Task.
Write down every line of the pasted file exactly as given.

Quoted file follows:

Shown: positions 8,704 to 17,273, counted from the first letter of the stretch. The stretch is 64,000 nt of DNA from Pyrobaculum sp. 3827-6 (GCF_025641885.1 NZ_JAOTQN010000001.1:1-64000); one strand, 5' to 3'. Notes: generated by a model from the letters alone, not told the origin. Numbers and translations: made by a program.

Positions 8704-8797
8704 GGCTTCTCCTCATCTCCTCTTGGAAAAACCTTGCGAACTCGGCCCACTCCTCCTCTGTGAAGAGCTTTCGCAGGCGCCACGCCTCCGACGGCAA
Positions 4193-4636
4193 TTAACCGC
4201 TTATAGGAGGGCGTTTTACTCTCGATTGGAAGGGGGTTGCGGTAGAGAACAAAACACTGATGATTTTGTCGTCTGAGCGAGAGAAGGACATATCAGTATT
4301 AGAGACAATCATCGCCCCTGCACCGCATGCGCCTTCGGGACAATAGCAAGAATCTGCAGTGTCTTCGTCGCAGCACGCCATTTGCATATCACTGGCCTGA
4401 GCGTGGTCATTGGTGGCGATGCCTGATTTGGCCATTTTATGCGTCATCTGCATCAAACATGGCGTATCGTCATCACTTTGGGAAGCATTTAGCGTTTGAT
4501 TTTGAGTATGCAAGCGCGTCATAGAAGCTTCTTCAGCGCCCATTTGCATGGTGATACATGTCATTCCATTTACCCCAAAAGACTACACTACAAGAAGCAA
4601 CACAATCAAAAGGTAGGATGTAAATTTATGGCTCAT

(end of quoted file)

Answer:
Shown: positions 8,704 to 17,273, counted from the first letter of the stretch. The stretch is 64,000 nt of DNA from Pyrobaculum sp. 3827-6 (GCF_025641885.1 NZ_JAOTQN010000001.1:1-64000); one strand, 5' to 3'. Notes: generated by a model from the letters alone, not told the origin. Numbers and translations: made by a program.

Positions 8704-8797
8704 GGCTTCTCCTCATCTCCTCTTGGAAAAACCTTGCGAACTCGGCCCACTCCTCCTCTGTGAAGAGCTTTCGCAGGCGCCACGCCTCCGACGGCAA
Positions 4193-4636
4193 TTAACCGC
4201 TTATAGGAGGGCGTTTTACTCTCGATTGGAAGGGGGTTGCGGTAGAGAACAAAACACTGATGATTTTGTCGTCTGAGCGAGAGAAGGACATATCAGTATT
4301 AGAGACAATCATCGCCCCTGCACCGCATGCGCCTTCGGGACAATAGCAAGAATCTGCAGTGTCTTCGTCGCAGCACGCCATTTGCATATCACTGGCCTGA
4401 GCGTGGTCATTGGTGGCGATGCCTGATTTGGCCATTTTATGCGTCATCTGCATCAAACATGGCGTATCGTCATCACTTTGGGAAGCATTTAGCGTTTGAT
4501 TTTGAGTATGCAAGCGCGTCATAGAAGCTTCTTCAGCGCCCATTTGCATGGTGATACATGTCATTCCATTTACCCCAAAAGACTACACTACAAGAAGCAA
4601 CACAATCAAAAGGTAGGATGTAAATTTATGGCTCAT